How Creative Innovation Drives Mobile Growth

In the mobile app world, innovation and creativity is required in order to grow and survive. Unique concepts, stunning artwork, and addictive gameplay have all contributed to breakout successes for many apps. However, in the recent GamesBeat Summit, Nexon’s CEO Owen Mahoney pointed out how acquiring new players these days is difficult because so many mobile games are all alike.

With that said, innovation does not necessarily mean you have to have a completely new idea. You don’t have to be first, you just have to be better. The following are a few examples of good ideas being taken to the next level. – ing to Success:

MobileAction recently studied how has driven over 16 million downloads since its recent release, breaking through the App Store clutter of classic Snake game clones. With a nod towards, the developers created an updated visual appeal with vivid colors. The simple controls ensure a quick “pick up and play immediately” experience. They also kept an eye on the most requested features and improvements by listening to players feedback.

2. The Evolution of Emojis:

Bitmoji innovation

Bitmoji innovation

With mobile devices becoming a primary mode of communication amongst teens, emoji is quickly evolving into a new shorthand language that is innovating the UX design of classic functions that can transcend language barriers. As the CEO of emoji app Riffsy pointed out at the Grow MAU conference, emoji’s are the most used apps on iOS. This is no doubt why Snapchat recently paid a whopping $100 million for personal emoji app, Bitmoji.


Other brands are using emoji’s in unusual ways as well. Domino’s now even let’s their users tweet their pizza order with an emoji. The system is a product of Domino’s AnyWare suite of mobile ordering technology, which is developing software to allow customers to order food from multiple devices, such as smart televisions to smartwatches.

3. Deck Building Clash:

Through the years, physical deck building card games like Magic and Dominion have gained a dedicated fan base. So it was only natural for developers to create a mobile app that utilized the best of that gameplay.

Hearthstone: Heroes of Warcraft is an example of a free-to-play online collectable card game which has had great success with both its theming (using the lore of the Warcraft series) as well as successfully monetizing through tempting in-app purchases giving the advantage of more powerful cards.)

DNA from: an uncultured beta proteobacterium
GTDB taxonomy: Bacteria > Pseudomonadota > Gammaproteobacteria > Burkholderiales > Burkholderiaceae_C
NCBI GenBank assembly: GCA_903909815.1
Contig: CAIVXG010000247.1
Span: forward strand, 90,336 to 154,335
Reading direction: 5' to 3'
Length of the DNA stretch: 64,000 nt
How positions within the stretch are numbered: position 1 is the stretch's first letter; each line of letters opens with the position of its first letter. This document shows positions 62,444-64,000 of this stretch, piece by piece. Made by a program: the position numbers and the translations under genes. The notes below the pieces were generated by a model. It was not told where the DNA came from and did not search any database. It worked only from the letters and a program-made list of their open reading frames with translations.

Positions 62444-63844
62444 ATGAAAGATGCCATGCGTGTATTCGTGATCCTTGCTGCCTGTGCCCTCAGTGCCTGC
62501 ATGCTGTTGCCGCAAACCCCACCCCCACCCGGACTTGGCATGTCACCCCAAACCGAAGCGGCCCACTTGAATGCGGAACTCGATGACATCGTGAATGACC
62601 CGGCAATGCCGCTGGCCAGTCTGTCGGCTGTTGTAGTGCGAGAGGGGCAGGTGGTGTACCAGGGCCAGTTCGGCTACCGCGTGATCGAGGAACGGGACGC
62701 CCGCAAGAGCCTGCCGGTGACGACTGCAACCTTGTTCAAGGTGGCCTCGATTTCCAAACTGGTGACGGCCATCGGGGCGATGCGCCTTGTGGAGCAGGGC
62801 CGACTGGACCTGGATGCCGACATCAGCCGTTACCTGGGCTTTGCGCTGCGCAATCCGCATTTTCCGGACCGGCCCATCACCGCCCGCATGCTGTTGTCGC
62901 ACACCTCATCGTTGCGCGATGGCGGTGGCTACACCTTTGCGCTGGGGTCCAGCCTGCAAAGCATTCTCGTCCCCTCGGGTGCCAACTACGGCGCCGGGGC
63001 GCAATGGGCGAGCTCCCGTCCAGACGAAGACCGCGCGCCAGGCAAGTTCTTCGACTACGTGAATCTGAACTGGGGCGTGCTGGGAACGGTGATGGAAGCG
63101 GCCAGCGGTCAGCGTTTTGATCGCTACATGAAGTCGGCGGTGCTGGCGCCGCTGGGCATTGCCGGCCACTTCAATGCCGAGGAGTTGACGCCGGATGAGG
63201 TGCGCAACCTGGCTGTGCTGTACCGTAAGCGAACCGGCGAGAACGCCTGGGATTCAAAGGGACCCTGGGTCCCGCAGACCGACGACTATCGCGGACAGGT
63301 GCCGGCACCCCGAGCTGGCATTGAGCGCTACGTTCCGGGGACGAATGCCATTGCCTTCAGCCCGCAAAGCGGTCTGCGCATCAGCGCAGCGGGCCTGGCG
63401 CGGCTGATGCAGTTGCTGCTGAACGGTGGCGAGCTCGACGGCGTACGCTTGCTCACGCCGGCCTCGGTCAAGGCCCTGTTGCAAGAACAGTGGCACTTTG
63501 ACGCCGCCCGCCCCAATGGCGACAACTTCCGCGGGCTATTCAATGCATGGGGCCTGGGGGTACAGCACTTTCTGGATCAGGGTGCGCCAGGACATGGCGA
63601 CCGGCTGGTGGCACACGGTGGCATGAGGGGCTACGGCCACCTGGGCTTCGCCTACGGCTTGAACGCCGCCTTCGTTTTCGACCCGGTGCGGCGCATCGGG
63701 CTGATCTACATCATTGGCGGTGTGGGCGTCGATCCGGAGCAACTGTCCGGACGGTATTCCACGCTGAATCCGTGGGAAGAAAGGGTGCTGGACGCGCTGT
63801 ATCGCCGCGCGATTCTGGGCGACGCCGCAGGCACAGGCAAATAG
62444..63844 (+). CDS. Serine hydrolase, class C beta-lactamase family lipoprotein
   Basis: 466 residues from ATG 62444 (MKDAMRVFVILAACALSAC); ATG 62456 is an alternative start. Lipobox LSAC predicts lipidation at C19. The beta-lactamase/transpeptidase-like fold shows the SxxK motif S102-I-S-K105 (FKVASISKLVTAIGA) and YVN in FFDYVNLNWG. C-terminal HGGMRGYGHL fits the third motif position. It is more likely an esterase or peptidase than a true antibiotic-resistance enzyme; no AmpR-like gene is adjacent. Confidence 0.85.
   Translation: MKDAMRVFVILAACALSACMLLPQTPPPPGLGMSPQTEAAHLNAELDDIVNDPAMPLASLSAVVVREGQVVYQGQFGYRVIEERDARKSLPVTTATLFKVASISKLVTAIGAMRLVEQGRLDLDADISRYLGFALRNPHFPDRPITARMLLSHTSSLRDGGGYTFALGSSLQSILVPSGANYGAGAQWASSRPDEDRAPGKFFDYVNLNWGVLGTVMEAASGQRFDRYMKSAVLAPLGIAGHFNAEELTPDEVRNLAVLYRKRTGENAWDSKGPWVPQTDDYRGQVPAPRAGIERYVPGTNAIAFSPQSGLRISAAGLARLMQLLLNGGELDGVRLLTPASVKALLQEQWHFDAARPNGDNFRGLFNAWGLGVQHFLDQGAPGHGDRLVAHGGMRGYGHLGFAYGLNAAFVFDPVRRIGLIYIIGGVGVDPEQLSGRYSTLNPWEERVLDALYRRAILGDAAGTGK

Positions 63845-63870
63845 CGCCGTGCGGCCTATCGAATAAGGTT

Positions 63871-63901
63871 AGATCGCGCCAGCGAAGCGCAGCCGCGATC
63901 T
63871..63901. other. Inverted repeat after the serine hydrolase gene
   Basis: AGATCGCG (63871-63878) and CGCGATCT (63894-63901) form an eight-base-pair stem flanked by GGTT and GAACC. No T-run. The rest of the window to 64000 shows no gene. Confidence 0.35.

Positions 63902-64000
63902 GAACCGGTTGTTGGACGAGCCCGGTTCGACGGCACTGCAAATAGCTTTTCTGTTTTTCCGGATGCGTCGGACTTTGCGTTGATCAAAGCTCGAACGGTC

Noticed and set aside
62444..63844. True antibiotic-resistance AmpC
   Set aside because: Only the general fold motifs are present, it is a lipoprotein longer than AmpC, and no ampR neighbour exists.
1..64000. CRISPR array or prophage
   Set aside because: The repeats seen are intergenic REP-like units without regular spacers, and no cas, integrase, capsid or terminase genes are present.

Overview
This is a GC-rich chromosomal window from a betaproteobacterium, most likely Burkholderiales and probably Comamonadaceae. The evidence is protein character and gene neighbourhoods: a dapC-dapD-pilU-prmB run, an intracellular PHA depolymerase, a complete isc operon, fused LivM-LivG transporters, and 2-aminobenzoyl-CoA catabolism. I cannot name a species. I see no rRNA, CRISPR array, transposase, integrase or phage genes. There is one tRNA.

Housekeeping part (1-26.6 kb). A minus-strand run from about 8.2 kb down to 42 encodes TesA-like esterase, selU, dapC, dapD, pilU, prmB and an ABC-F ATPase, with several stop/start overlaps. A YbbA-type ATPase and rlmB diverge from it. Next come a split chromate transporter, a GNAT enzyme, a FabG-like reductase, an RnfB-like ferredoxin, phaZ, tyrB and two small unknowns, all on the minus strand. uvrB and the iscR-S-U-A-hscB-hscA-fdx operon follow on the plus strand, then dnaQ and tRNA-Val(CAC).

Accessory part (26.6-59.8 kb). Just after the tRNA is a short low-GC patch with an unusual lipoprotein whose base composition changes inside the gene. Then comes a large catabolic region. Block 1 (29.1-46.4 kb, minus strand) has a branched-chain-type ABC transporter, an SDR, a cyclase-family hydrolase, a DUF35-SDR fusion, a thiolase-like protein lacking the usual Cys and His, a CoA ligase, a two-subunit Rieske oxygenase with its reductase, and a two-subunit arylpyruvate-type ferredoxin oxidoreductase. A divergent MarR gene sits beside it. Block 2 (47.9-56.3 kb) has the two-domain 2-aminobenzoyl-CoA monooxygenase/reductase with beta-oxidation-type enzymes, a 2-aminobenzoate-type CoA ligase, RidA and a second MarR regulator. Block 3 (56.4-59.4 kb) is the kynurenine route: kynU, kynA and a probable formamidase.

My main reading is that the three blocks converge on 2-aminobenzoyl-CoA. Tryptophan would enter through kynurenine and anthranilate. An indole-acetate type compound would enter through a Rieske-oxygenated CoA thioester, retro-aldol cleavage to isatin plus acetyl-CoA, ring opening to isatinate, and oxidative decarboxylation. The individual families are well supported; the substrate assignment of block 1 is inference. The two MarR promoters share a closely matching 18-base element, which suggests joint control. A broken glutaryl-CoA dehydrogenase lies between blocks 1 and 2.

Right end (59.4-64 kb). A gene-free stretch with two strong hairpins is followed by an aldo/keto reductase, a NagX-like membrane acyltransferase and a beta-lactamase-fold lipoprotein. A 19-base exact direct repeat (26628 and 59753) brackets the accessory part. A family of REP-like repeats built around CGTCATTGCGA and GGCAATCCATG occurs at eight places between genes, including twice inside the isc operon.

SuperCell has previous found great success with Hay Day, which offered a FarmVille-type of experience without needing Facebook and many other user-friendly improvements to the experience. With just 3 games, Supercell made $924M in profits on $2.3B in revenue in 2015.


Their newest release, Clash Royale, injects the massively profitable Clash of Clans brand DNA into their own version of a deck-builder game. Instead of feeling like a copy-cat clone, the combination of genres and gameplay mechanics in Clash Royale actually works incredibly well for a mobile game. And according to CEO Ilkka Paananen, SuperCell killed over 14 game titles in their quest to find their next hit with Clash Royale. The game has been No 1 in 44 countries and now boasts over 100 Million Daily active users. This success will most likely lead to a flood of clones. The challenge for those developers will be to find how to do it better and with their own distinct twist.

4. New Growth Campaigns that Tap into the Power of App Store Search:

Innovations don’t only come from the creation of the apps, but also in marketing them. Hundreds of mobile ad networks compete for advertising dollars. We have noticed that there is a lot of copying of best practices, but there doesn’t seem to be a lot of innovation in how to give advertisers the best value for their campaigns.